• 27. •  A  BLOB  object  is  the  content  of  a  file.  Blob  objects  have  no   filename,  =mestamps,  or  other  metadata.   •  A  TREE  object  is  the  equivalent  of  a  directory.  It  contains  a  list   of  filenames,  each  with  some  type  bits  and  the  name  of  a  blob   or   tree   object   that   is   that   file,   symbolic   link,   or   directory's   contents.  This  object  describes  a  snapshot  of  the  source  tree.   •  A  COMMIT  object  links  tree  objects  together  into  a  history.  It   contains   the   name   of   a   tree   object   (of   the   top-­‐level   source   directory),  a  =mestamp,  a  log  message,  and  the  names  of  zero   or  more  parent  commit  objects.   •  A  TAG  object  is  a  container  that  contains  reference  to  another   object  and  can  hold  addi=onal  meta-­‐data  related  to  another   object.  Most  commonly,  it  is  used  to  store  a  digital  signature   of  a  commit  object  corresponding  to  a  par=cular  release  of   the  data  being  tracked  by  Git.   Git  Internals  –  Object  Database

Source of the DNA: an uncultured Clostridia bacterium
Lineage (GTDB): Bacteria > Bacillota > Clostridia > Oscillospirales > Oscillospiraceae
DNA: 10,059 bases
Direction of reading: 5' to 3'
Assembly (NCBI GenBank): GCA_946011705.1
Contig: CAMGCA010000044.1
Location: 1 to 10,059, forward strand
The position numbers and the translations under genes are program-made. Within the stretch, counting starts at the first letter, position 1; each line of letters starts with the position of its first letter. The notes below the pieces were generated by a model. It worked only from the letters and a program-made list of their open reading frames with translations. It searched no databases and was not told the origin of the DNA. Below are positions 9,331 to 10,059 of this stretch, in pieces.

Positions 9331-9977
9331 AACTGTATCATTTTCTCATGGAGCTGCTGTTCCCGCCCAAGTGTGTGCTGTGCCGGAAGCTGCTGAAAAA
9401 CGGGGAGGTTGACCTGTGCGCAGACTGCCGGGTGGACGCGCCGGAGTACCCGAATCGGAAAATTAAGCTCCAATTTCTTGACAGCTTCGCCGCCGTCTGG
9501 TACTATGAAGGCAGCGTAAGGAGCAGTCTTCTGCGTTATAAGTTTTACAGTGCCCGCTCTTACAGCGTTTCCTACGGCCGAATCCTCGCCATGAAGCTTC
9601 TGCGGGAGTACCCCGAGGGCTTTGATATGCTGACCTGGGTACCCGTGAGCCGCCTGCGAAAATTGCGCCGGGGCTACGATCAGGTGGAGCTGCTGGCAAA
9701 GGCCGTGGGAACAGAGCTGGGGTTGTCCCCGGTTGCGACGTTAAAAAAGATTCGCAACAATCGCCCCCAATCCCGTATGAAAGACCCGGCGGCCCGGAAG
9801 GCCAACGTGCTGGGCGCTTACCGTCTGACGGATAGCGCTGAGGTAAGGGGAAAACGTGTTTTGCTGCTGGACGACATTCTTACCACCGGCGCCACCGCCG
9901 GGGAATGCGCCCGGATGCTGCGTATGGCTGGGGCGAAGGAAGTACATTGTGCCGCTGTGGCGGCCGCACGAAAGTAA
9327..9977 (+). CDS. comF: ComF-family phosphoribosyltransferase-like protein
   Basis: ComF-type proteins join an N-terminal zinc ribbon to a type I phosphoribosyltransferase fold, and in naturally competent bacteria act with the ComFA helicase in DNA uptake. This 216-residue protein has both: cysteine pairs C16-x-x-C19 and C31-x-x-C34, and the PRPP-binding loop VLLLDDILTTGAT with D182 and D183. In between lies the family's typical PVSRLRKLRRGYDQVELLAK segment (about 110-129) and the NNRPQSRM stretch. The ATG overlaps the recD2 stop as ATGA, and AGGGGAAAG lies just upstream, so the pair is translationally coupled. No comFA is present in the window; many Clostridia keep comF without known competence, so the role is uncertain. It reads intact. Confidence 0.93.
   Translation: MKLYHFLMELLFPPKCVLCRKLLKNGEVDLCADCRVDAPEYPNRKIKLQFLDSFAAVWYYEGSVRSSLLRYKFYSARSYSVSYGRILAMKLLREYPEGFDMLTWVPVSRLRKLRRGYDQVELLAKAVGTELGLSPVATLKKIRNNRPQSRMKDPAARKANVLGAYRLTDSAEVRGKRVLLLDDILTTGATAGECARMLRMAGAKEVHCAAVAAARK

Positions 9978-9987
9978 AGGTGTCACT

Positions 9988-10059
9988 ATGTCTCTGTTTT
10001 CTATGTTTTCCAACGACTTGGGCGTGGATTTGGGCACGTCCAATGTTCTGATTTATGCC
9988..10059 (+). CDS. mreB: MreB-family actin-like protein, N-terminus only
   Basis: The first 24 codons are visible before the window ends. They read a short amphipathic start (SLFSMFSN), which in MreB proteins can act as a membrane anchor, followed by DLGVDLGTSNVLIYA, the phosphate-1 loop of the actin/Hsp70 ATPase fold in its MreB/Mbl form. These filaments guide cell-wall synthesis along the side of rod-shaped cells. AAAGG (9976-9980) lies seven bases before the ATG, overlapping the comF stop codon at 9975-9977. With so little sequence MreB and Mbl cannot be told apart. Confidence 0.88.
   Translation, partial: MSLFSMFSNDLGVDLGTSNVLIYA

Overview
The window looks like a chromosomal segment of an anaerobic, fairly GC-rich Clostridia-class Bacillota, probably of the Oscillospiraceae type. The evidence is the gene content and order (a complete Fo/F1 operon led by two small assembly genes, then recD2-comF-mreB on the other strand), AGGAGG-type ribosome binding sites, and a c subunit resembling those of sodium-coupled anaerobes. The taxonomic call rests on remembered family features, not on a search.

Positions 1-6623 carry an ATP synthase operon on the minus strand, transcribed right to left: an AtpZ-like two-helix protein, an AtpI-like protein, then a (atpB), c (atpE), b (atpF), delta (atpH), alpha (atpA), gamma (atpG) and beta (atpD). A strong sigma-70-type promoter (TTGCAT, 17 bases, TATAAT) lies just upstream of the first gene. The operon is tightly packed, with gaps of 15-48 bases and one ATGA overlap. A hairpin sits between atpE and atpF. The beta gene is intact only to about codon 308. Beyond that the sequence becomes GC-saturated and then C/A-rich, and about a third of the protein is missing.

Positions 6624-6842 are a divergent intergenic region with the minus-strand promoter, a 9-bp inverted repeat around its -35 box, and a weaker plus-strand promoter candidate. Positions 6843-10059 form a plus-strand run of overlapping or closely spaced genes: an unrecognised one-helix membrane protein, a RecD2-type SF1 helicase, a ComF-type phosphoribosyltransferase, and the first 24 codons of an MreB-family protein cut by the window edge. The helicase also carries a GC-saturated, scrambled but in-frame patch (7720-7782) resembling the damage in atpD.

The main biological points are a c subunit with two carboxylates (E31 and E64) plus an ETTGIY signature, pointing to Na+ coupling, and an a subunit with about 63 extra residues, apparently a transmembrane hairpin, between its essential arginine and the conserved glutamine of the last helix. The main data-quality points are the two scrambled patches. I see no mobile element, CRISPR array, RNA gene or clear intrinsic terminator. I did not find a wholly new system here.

• 28. A  branch  points  to  a  commit   A  tag  points  to  a  commit   A  Commit  points  to  a  Tree   A  Commit  can  have  mul=ple  Parents   A  Tree  can  contain  mul=ple  Trees   A  Tree  can  contain  mul=ple  Blobs   Git  Internals  –  Object  Database  
  • 29. commit tree blob tree tree blob blob branch commit tree blob tree tree commit tree blob tree tree blob blob branchtag A`er  a  commit  and  tag   A`er  one  more  commit   Git  Internals  –  Object  Database  
  • 30. commit tag tree blob tree tree commit tree blob tree tree blob commit tree blob blob branch Git  Internals  –  Object  Database  
  • 31. Git  Internals  -­‐  Content  Versioning   Git   Other  
  • 32.         Installa-on  
  • 33. 1.  Go  to  git-­‐scm.com  select  your  platorm  and  follow  the  instruc=ons.  Choose  msysGit   installer  if  you’re  going  with  TortoiseGit  Windows  client.   2.  On  Linux,  rather  the  compiling  from  source  you  can  use  your  distro  package   manager  to  install  Git   3.  On  Mac,  if  you  have  trouble  with  the  pre-­‐packaged  installer  you  can  use  the  ports   systems  (Homebrew,  MacPorts,  etc.     4.  If  CLI  is  not  your  cup  of  tea  there  are  various  GUI  clients:     Cross-­‐platorm:  git  gui,  gitk,  =g   Windows:    TortoiseGit,  SmartGit,  Git  Extensions   Mac:  Tower,  GitX,  GitHub  4  Mac,  Giu   Linux:  git-­‐colo,  giggle,  gitg     5.  Install  IDE  clients  if  desired     Eclipse  EGit   IntelliJ  –  Support  out  of  the  box  since  9.0   Xcode  –  Basic  support  included  na=vely  since  4.0   Git  Installa-on